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As 2016 closed, Russia and Turkey announced that they had brokered a cease-fire with opposition groups fighting the government of Syrian President Bashar Assad. The agreement would be followed by peace talks between the Damascus government and some rebel forces, with Moscow, Tehran and Ankara acting as brokers. The cease-fire has proven fragile, and has been punctuated by violations from its inception. If it does endure, however, it will have a dual significance: Not only will it have brought peace to the embattled country, but it will have done so without the involvement of the United States or the United Nations. This is the first such cease-fire struck without Washington and it could, given comments by President-elect Donald Trump on the campaign trail, signal the beginning of a new diplomatic era for the Middle East, one with a much-reduced role for the U.S.

Nearly six years of bloody fighting in Syria have resulted in more than 300,000 deaths and forced more than 11 million people to flee their homes. Dozens of rebel groups, some backed by the U.S., others supported by Sunni governments in the Persian Gulf, are fighting the Assad regime, which in turn enjoys backing from Russia and Iran. In the past, Turkey backed rebel groups, but in recent months the government of Turkish Prime Minister Recep Tayyip Erdogan has been working with Russia, ostensibly on behalf of the rebels, for peace.

Erdogan’s shift reflects anger at Washington for backing Kurdish rebels in Syria that, he claims, support terrorism in his country, as well as U.S. criticism of the state of emergency that Ergodan declared in the wake of a failed coup last year. Erdogan has also calculated that Russia has the upper hand in Syria as a result of its indifference to the human costs of intervention in the war and aligning with Moscow will give Turkey more say in the final outcome in Syria. Most importantly, it will better position Erdogan to dictate terms to Kurdish rebel forces in Syria that he considers a threat to Turkey’s own sovereignty.

The cease-fire followed the seizure of Aleppo, a rebel stronghold for nearly four years, by the Syrian government (backed by Russian air power and Iranian ground forces). This defeat transformed the momentum of the conflict. After that breakthrough, Russia, Iran and Turkey reached agreement on principles for an agreement. While the terms have not yet been announced, it is alleged that the three governments agreed to create informal zones of influence in Syria, while keeping Assad as president for at least a few years.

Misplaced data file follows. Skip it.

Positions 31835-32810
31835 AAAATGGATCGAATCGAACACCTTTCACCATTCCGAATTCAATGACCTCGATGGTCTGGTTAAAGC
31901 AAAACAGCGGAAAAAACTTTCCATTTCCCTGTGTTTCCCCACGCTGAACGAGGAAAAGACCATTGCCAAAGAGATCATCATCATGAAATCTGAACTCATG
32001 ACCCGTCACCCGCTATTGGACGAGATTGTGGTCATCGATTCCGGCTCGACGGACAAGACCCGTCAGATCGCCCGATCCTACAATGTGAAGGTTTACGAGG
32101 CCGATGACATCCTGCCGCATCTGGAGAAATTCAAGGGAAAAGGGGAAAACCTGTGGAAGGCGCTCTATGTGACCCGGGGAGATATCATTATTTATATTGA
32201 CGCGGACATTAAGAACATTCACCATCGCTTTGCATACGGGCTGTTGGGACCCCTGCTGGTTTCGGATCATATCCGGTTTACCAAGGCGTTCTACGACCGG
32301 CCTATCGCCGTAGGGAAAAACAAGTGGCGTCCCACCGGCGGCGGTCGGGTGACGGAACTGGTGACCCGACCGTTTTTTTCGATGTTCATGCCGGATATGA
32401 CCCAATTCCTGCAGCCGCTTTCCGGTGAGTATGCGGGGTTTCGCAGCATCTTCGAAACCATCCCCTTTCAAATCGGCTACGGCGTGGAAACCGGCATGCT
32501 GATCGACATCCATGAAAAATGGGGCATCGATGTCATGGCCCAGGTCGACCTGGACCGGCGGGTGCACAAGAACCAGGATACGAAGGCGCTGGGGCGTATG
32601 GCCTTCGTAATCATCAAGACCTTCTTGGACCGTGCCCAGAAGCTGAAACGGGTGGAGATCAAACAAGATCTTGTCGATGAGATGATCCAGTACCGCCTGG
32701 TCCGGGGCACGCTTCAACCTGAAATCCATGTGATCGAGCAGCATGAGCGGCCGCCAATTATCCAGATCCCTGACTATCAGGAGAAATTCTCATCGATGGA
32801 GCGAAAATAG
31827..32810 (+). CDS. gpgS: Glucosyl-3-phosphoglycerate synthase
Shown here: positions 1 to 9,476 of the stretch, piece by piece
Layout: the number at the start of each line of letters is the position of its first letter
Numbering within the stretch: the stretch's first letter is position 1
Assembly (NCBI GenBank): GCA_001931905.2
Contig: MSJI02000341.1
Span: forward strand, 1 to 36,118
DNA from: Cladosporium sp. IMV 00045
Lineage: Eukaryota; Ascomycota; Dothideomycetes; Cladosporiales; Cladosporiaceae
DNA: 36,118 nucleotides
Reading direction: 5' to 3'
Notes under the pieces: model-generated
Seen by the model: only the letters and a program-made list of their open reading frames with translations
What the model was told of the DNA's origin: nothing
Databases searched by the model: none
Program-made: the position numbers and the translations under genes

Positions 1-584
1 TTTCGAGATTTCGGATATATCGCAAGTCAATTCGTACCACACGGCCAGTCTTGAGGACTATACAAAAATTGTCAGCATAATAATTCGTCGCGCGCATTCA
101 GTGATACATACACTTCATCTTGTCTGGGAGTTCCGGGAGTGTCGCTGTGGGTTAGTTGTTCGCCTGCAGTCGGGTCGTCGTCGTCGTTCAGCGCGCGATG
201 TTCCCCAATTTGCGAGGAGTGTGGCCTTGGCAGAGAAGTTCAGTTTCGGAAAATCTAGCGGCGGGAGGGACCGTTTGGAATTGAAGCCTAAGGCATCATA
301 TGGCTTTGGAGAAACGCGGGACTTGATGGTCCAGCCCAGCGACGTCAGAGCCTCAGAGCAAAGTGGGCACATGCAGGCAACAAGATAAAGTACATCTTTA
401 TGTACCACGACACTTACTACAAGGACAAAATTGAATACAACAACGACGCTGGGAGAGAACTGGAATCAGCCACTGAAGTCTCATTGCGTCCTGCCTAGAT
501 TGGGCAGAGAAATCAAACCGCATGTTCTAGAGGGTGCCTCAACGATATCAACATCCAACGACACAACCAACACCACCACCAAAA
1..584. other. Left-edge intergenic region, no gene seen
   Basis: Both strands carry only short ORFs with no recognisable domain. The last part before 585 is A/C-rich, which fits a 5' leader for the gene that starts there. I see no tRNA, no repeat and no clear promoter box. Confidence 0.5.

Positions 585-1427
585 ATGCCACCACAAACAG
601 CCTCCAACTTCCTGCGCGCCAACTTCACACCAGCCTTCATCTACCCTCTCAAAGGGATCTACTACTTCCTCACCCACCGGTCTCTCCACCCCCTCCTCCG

The cease-fire includes the Syrian government and seven opposition groups. It excludes extremist groups such as the Islamic State radicals and Jabhat Fateh al-Sham group, al-Qaida’s Syria branch and the Nusra Front, along with forces linked to them. It is reported that the Kurdish YPG militia is also not a party to the agreement. Russia and Turkey have pledged to monitor and enforce the deal. Later in January, key parties to the conflict — the Syrian government and some rebel groups — will convene in Kazakhstan for peace talks mediated by Russia, Turkey and Iran. According to Russian Foreign Minister Sergei Lavrov, the U.S. will have a seat at the table once Trump takes office, along with Saudi Arabia, Qatar, Iraq, Jordan and the U.N.

The agreement has the backing of the U.N. Security Council, which unanimously adopted a resolution last weekend supporting the deal. U.N. Syria envoy Staffan de Mistura welcomed the cease-fire and hoped it would save civilian lives, enable the delivery of aid and lead to productive peace talks.

Of course, the few weeks between now and the scheduled start of those talks could prove to be an eternity. Two previous cease-fires collapsed and this one is already under strain. There has been fighting in parts of the country, with both sides claiming the other is responsible for the violations. Rebels warned Monday that they would abandon the truce if the Damascus government was not stopped, while the Syrian government claims the areas under attack are not covered by the cease-fire.

There is also the danger of a fallout between brokers of the deal. Turkey wants all foreign forces out of Syria. That is anathema to Iran, which backs Hezbollah, a key group supporting Damascus and the government in Lebanon, where Iran also has influence. For its part, Syria is suspicious of Turkish intentions, and worries that Ankara cannot deliver some of the rebel groups it purports to speak for.

While the U.S. has applauded the agreement, noting that “any effort that stops the violence, saves lives and creates the conditions for renewed and productive political negotiations would be welcome,” there is concern in Washington that the U.S. is being neutralized as a settlement is being worked out. For President-elect Trump, that may not be a problem: He has indicated that he is prepared to let Russia lead on this problem. U.S. allies in the region worry, however, that this could the first sign of U.S. disengagement more generally. Russia’s presence and influence is growing, however: In addition to this diplomatic victory, it will be expanding its naval base in the Syrian port city of Tartus. A new era is dawning in the Middle East.

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